Chris is a Kiwi trucker who drives a truck long haul and works very long hours, in fact 90 hours or more weekly. “Eric, I needed to work long and hard in order to give my wife and three kids the kind of lifestyle they were used to”. But after 10 or more years, Shannon started to get annoyed at her husband’s continual absence and fatigue once he came home. Without telling Chris, she packed her bags and moved out one day, taking the kids with her to live far away. I asked Chris how he felt: “It broke my heart, I loved my kids so much and when Shannon was gone I thought what’s the point of it all”. Chris was diagnosed about 3 months after the separation with a condition known as cardio-myopathy, which is essentially an enlarged heart. His specialist told him that his heart worked at only about 15% capacity and that he “should avoid stress at all costs”. He was placed on medication, including 3 drugs for his heart, and anti-depressant as well as a sleeping tablet. I had a long chat with Chris and told him that he needed to get things sorted with Shannon, or he may well face more serious heart problems within a year. I believe that Chris needed that whack to the back of the head like Margaret, and I certainly gave him that wake up call. Chris needed to examine his lifestyle and occupation and make some real choices and is totally aware of that now. Chris made up his mind to quit his job after our first visit, and moved closer to his wife and kids, and they are having relationship counseling as well. It will probably save his life, because those drugs certainly won’t. You will be interested to note that Chris’s cardiologist never even inquired into his family life or stress, but when I enquired into his family life he wept. Each internal organ has an emotion strongly attached to it, and the heart is about the “shen” as the Chinese put it, the joy or love that each person holds inside. Why do you think the heart has always symbolic of love? So it is now easy to see that when somebody has a "broken heart”, it can literally spell a heart condition and impending death. Do you have a heart complaint under similar circumstances; has your heart ever ached after a separation of death of a loved one? Maybe you need to get to the heart of the matter once and for all.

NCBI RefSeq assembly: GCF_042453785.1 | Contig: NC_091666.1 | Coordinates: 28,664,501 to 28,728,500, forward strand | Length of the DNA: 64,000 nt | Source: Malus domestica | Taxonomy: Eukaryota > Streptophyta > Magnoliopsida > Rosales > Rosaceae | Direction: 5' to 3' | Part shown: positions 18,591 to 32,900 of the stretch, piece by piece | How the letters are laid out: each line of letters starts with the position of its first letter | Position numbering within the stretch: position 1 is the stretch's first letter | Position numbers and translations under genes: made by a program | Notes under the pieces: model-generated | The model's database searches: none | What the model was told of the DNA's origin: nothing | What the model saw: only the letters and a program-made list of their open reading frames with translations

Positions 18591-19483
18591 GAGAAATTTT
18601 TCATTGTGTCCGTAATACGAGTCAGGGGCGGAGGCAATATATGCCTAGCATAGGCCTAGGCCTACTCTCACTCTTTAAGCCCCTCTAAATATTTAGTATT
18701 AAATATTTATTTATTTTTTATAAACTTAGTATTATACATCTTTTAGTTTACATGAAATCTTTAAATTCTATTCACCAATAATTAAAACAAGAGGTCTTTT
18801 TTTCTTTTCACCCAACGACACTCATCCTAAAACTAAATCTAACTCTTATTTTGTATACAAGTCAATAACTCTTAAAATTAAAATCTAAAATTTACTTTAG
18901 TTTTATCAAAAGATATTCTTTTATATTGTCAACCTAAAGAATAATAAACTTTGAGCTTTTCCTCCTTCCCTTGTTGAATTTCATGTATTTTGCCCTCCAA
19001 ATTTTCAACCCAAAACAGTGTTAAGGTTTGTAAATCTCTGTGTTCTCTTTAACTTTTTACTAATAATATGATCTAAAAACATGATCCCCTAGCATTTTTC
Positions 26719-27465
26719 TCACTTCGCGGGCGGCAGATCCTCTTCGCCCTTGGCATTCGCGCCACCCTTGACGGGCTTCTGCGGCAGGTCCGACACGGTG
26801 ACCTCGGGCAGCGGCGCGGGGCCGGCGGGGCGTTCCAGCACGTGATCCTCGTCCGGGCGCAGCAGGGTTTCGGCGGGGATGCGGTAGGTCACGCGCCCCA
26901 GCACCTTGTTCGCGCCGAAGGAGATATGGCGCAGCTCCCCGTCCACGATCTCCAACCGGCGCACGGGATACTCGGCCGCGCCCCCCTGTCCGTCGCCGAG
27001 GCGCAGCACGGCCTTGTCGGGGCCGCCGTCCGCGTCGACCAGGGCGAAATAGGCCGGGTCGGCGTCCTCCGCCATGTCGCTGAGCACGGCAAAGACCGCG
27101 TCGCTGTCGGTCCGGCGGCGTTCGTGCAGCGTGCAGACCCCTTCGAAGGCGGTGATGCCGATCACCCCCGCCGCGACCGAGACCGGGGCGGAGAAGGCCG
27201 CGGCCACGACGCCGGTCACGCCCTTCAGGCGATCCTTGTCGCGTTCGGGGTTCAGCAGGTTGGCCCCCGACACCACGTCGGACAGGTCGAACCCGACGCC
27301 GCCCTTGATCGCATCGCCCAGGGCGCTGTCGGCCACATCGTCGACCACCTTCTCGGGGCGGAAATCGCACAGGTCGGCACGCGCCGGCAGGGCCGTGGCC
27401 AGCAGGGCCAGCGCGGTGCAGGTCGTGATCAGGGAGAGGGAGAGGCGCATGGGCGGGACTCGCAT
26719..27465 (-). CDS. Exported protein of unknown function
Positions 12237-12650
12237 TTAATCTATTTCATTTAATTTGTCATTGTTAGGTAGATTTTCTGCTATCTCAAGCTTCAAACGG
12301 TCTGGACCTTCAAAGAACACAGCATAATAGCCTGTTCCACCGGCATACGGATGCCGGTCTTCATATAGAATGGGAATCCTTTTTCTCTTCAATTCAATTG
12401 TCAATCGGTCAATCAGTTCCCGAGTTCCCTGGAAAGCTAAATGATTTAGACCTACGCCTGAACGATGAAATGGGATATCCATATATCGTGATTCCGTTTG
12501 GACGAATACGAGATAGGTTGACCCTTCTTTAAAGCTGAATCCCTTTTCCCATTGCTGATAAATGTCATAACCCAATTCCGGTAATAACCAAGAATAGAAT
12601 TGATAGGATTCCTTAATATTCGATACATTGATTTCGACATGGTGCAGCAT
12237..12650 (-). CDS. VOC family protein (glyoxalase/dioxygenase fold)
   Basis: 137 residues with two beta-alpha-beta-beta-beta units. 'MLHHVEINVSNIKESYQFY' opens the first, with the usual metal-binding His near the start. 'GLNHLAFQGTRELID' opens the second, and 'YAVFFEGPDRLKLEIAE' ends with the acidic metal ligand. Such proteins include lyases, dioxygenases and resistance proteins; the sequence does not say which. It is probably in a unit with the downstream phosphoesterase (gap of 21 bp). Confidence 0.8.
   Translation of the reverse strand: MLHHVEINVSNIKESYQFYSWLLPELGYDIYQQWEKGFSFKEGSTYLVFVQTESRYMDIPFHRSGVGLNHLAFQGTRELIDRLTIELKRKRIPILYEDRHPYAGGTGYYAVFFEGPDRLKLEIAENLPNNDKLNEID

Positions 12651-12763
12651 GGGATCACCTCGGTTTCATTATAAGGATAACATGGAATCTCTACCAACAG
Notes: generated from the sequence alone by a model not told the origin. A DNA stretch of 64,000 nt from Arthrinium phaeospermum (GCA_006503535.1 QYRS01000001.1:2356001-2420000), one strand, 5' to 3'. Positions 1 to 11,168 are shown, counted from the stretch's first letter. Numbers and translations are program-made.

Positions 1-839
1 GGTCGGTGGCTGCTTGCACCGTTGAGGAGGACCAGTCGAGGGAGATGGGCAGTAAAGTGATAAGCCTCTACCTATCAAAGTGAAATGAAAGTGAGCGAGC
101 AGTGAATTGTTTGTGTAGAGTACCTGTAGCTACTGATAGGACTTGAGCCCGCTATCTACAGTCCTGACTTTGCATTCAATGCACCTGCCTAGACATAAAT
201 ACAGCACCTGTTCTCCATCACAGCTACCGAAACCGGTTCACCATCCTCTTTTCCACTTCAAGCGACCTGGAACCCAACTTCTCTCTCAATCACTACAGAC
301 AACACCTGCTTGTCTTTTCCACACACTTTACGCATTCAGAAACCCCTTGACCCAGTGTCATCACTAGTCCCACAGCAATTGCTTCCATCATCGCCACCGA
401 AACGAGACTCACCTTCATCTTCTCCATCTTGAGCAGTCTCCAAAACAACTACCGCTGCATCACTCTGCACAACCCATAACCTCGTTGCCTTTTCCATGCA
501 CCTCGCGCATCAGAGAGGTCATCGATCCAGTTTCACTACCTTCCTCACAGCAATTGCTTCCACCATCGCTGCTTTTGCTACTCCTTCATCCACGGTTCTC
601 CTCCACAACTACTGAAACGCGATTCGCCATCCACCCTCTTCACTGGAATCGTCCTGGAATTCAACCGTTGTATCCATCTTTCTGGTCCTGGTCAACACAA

Your real journey of personal healing finally starts when you find that there's something wrong with you that can’t be resolved with drugs or repeated surgeries, or you have some health problem which just “won't go away”. Healing your life by really looking at how your emotional or behavioural state can affect your body may well take you through an exciting and gentle journey of rediscovering your own life and resuming your place in it. You may not like some of the demons locked inside which you may confront on this sometimes perilous journey, and there may well be some there. But don’t worry, they won’t bite. Please remember, you already have all the resources you require to heal your life, and true healing can only happen when you stop relying on chemicals and instead tackle the fundamental causes of ill health. If you do take medicines take only natural medicines that work with, and not against, your body. Do you love your disease? Do you need to hold onto it because it serves a purpose? Life can heal you if you let it. Life and ill health can be your greatest teacher if you are a willing student, and in the game of life you are never too old to learn.
DISCLAIMER: GrownUps is not a Health Professional and we are not making a recommendation to you. GrownUps accepts no responsibility for decisions made as a result of using the information provided by the author.